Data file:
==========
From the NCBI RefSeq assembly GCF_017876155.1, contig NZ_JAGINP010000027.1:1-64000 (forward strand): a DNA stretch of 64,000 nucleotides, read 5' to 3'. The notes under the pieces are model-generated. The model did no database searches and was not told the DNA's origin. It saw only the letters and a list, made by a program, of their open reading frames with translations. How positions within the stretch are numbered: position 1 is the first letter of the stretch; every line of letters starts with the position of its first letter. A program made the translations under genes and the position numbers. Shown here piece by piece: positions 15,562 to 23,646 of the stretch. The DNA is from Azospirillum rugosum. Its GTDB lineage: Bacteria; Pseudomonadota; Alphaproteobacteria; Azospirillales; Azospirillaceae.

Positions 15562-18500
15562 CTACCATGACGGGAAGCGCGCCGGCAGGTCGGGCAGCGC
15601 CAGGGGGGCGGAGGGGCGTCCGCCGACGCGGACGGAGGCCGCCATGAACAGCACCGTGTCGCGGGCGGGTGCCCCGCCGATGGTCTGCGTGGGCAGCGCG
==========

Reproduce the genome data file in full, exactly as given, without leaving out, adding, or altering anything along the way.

From the NCBI RefSeq assembly GCF_017876155.1, contig NZ_JAGINP010000027.1:1-64000 (forward strand): a DNA stretch of 64,000 nucleotides, read 5' to 3'. The notes under the pieces are model-generated. The model did no database searches and was not told the DNA's origin. It saw only the letters and a list, made by a program, of their open reading frames with translations. How positions within the stretch are numbered: position 1 is the first letter of the stretch; every line of letters starts with the position of its first letter. A program made the translations under genes and the position numbers. Shown here piece by piece: positions 15,562 to 23,646 of the stretch. The DNA is from Azospirillum rugosum. Its GTDB lineage: Bacteria; Pseudomonadota; Alphaproteobacteria; Azospirillales; Azospirillaceae.

Positions 15562-18500
15562 CTACCATGACGGGAAGCGCGCCGGCAGGTCGGGCAGCGC
15601 CAGGGGGGCGGAGGGGCGTCCGCCGACGCGGACGGAGGCCGCCATGAACAGCACCGTGTCGCGGGCGGGTGCCCCGCCGATGGTCTGCGTGGGCAGCGCG